Objectives: This study explored whether improvements in cognitive functioning occurred during the 1990s among older Americans and investigated several possible explanations for such changes.
Methods: Using the 1993 Asset and Health Dynamics of the Oldest Old study (N = 7,443) and 1998 Health and Retirement Survey (N = 7,624), this study examined aggregate changes in the proportion of the noninstitutionalized population aged 70 and older with severe cognitive impairment. Impairment was measured for self-respondents using a modified version of the Telephone Interview Cognitive Screen; for proxy respondents, ratings of memory and judgment were used. Logistic regression was used to investigate potential explanations for aggregate changes.
Results: The percentage of older Americans with severe cognitive impairment declined from 6.1% in 1993 to 3.6% in 1998 (p < .001). The decline was statistically significant among self-respondents but not among those with proxy interviews. Improvements between 1993 and 1998 were not explained by shifts in demographic and socioeconomic factors or by changes in the prevalence of stroke, vision, or hearing impairments.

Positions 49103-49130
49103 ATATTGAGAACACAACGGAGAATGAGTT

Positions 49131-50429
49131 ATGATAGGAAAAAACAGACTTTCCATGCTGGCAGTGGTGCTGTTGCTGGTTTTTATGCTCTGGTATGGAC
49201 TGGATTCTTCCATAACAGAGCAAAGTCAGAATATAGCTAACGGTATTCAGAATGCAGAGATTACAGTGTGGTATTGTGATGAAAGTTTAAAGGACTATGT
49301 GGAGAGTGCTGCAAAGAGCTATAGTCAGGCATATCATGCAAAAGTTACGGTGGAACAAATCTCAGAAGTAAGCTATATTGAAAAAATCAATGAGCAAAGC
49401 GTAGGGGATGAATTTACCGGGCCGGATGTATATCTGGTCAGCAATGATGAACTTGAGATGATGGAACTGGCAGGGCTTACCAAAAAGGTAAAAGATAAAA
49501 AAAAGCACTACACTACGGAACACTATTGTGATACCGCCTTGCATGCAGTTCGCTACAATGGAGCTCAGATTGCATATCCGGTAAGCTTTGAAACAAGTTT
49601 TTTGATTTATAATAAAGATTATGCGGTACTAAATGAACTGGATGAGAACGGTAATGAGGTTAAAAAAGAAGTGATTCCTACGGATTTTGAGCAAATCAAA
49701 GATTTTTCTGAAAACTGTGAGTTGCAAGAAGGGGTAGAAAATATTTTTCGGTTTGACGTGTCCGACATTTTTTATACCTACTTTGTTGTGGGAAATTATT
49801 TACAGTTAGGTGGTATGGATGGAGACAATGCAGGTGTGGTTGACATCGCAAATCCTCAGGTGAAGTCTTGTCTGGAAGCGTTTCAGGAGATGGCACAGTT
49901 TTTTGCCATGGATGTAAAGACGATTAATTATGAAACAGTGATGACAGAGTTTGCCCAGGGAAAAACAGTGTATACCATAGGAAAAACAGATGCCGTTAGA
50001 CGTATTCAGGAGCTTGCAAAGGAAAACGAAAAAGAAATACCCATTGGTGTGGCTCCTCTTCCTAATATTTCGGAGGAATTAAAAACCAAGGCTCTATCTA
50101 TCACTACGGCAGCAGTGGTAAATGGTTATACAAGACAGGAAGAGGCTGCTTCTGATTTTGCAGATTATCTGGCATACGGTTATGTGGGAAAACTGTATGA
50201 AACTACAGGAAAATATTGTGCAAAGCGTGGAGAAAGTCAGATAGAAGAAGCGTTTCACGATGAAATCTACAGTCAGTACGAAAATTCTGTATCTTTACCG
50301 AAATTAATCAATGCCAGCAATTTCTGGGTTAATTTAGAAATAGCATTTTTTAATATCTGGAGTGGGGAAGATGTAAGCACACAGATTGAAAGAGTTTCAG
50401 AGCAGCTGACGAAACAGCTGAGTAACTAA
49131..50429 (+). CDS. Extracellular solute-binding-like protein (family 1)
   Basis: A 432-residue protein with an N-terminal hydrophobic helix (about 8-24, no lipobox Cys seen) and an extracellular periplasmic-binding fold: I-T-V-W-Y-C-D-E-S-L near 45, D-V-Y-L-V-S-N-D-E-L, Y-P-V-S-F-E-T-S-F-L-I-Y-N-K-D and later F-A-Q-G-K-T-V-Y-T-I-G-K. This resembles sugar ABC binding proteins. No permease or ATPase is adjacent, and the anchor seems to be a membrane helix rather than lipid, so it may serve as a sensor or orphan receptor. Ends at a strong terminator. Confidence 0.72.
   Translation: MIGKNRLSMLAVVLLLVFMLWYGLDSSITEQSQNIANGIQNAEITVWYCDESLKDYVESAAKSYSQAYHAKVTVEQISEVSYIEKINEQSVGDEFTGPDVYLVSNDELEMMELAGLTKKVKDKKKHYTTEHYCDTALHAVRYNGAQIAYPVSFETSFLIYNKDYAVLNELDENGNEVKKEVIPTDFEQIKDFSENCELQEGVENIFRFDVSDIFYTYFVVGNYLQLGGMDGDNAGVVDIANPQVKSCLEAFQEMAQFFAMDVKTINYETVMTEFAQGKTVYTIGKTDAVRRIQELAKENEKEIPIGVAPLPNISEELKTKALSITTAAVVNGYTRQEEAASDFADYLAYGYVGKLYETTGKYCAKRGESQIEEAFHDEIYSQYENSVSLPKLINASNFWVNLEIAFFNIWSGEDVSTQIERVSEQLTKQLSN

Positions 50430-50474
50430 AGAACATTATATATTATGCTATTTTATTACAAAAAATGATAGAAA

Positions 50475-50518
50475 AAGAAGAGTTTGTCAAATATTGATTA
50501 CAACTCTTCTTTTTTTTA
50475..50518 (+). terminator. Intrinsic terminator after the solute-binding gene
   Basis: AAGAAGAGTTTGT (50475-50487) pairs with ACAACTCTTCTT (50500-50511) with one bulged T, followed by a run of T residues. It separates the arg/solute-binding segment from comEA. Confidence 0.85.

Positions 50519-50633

Discussion: As a group, older persons, especially those well into their 80s, appear to have better cognitive functioning today than they did in the early 1990s.